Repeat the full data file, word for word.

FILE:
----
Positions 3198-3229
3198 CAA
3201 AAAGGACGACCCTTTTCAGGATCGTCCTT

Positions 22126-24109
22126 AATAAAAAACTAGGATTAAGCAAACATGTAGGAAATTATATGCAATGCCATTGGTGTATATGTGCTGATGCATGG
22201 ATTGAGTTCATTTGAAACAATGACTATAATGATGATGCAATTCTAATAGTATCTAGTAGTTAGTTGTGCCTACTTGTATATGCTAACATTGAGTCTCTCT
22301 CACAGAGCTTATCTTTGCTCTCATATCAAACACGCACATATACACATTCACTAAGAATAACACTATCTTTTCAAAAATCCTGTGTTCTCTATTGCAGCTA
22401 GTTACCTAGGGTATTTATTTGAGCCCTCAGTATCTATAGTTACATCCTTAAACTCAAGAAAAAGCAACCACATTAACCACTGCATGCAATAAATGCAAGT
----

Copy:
Positions 3198-3229
3198 CAA
3201 AAAGGACGACCCTTTTCAGGATCGTCCTT

Positions 22126-24109
22126 AATAAAAAACTAGGATTAAGCAAACATGTAGGAAATTATATGCAATGCCATTGGTGTATATGTGCTGATGCATGG
22201 ATTGAGTTCATTTGAAACAATGACTATAATGATGATGCAATTCTAATAGTATCTAGTAGTTAGTTGTGCCTACTTGTATATGCTAACATTGAGTCTCTCT
22301 CACAGAGCTTATCTTTGCTCTCATATCAAACACGCACATATACACATTCACTAAGAATAACACTATCTTTTCAAAAATCCTGTGTTCTCTATTGCAGCTA
22401 GTTACCTAGGGTATTTATTTGAGCCCTCAGTATCTATAGTTACATCCTTAAACTCAAGAAAAAGCAACCACATTAACCACTGCATGCAATAAATGCAAGT